• Haunty profile imageAUTHOR

      Haunty 

      7 years ago from Hungary

      Hey Sandy :) Hopefully, they will not. At least not completely, as they can be bred in captivity.

    • Sandyspider profile image

      Sandy Mertens 

      7 years ago from Wisconsin, USA

      It is sad to think these beautiful animals will die out at the end of the century.

    • Haunty profile imageAUTHOR

      Haunty 

      7 years ago from Hungary

      I didn't know it either, until I had the idea to write about them. It's shocking and sad. Too bad some shallow people (tiger buyers) don't recognize this.

      A liger? A cross between a male lion and a female tiger? I didn't notice. It seems you're much more an expert than I am. :)

    • SiddSingh profile image

      SiddSingh 

      7 years ago

      I am an Indian, and did not know this fact - that there are more tigers in US (in captivity) than there are in India - both in reserves and captivity. Kind of shocking.

      More shocking is the fact that they are easily available for purchase - is that legal or allowed?

      Our conservation programs have failed abysmally - even reserves are no guarantee of the survival of tigers. Plus, humans come into direct conflict with tigers for the same forest cover. Add to this the corruption that is fed on greed and constant demand from China, and the going gets tougher for the tigers. The king is no more safe - not even its own den!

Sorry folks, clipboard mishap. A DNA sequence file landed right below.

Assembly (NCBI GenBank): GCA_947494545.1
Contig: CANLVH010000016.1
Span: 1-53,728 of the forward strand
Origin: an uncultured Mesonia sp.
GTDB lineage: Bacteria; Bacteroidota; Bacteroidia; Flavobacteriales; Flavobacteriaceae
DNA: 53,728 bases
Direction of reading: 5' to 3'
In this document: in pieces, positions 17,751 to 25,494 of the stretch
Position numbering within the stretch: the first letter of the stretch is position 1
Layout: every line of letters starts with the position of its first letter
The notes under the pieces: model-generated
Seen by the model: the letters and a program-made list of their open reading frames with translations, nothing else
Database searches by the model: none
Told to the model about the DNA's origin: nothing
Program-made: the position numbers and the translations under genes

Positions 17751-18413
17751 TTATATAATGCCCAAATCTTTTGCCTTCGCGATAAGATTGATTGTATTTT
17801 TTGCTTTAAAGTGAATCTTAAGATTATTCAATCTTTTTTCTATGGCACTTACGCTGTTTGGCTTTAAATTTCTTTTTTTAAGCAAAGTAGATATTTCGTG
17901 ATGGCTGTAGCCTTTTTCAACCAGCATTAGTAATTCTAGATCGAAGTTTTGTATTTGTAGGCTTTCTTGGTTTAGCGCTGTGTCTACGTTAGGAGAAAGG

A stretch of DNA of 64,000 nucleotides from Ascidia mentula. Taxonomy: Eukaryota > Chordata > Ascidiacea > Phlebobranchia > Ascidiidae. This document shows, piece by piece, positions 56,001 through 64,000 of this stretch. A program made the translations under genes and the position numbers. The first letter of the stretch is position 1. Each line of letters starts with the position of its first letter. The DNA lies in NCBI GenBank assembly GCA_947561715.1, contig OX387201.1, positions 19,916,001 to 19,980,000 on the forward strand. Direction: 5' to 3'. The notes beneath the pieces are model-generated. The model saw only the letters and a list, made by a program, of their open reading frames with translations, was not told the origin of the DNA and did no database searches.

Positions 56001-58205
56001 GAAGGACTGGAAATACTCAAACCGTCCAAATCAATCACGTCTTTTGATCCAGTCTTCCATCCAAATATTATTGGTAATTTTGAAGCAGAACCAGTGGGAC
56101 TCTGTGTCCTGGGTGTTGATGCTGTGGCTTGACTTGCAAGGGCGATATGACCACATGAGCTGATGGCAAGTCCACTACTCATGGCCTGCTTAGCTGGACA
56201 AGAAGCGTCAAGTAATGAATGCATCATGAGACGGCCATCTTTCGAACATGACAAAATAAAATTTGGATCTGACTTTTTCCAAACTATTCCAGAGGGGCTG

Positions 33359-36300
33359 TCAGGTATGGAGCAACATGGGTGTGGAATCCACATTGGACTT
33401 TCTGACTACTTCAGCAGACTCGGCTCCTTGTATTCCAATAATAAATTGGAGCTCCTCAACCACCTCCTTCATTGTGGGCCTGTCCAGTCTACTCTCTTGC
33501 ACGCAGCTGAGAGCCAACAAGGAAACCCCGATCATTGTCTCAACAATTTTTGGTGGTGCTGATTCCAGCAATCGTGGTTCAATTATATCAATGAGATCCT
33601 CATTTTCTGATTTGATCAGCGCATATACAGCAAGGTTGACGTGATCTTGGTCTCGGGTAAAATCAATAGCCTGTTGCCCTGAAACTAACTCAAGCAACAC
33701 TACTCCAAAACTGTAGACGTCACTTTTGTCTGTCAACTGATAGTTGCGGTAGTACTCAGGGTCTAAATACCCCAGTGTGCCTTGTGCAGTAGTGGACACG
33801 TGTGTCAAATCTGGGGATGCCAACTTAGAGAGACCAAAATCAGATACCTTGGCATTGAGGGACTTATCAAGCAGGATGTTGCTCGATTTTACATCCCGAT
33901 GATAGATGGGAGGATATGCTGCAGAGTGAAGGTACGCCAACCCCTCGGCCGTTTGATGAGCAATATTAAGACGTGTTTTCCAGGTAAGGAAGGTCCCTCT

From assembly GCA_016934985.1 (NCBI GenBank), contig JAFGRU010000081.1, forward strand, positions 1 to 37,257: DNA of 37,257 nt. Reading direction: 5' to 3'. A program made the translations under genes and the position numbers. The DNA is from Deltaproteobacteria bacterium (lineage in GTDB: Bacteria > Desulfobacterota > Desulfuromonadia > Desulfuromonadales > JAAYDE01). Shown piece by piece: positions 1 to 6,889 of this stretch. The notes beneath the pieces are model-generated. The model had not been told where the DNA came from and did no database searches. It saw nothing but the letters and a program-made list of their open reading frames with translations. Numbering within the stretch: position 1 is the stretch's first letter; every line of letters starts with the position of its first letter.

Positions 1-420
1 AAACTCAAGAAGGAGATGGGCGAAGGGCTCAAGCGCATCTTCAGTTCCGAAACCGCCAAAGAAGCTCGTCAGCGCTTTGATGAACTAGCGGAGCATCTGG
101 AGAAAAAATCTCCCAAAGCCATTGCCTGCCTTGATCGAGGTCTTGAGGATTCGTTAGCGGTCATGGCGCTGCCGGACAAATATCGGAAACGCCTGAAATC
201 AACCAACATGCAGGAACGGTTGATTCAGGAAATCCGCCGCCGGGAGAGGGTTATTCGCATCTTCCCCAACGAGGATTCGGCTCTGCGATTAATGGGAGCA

I just hope that tigers don't become extinct from whatever is left of their natural surroundings.

      P.S. - The pic of the woman with the tiger - is it a tiger? it seems too large. I think it is a liger.

    • Haunty profile imageAUTHOR

      Haunty 

      7 years ago from Hungary

      Yeah, people should think about how they would feel living in a cage themselves.

    • drbj profile image

      drbj and sherry 

      7 years ago from south Florida

      Tigers are beautiful feral animals and it is depressing to think of so many of them caged as pets instead of living in the wild as nature intended.

      Thanks for this fascinating read, Haunty.

    working

    This website uses cookies

    As a user in the EEA, your approval is needed on a few things. To provide a better website experience, hubpages.com uses cookies (and other similar technologies) and may collect, process, and share personal data. Please choose which areas of our service you consent to our doing so.

    For more information on managing or withdrawing consents and how we handle data, visit our Privacy Policy at: https://hubpages.com/privacy-policy#gdpr

    Show Details
    Necessary
    HubPages Device IDThis is used to identify particular browsers or devices when the access the service, and is used for security reasons.
    LoginThis is necessary to sign in to the HubPages Service.
    Google RecaptchaThis is used to prevent bots and spam. (Privacy Policy)
    AkismetThis is used to detect comment spam. (Privacy Policy)
    HubPages Google AnalyticsThis is used to provide data on traffic to our website, all personally identifyable data is anonymized. (Privacy Policy)
    HubPages Traffic PixelThis is used to collect data on traffic to articles and other pages on our site. Unless you are signed in to a HubPages account, all personally identifiable information is anonymized.
    Amazon Web ServicesThis is a cloud services platform that we used to host our service. (Privacy Policy)
    CloudflareThis is a cloud CDN service that we use to efficiently deliver files required for our service to operate such as javascript, cascading style sheets, images, and videos. (Privacy Policy)
    Google Hosted LibrariesJavascript software libraries such as jQuery are loaded at endpoints on the googleapis.com or gstatic.com domains, for performance and efficiency reasons. (Privacy Policy)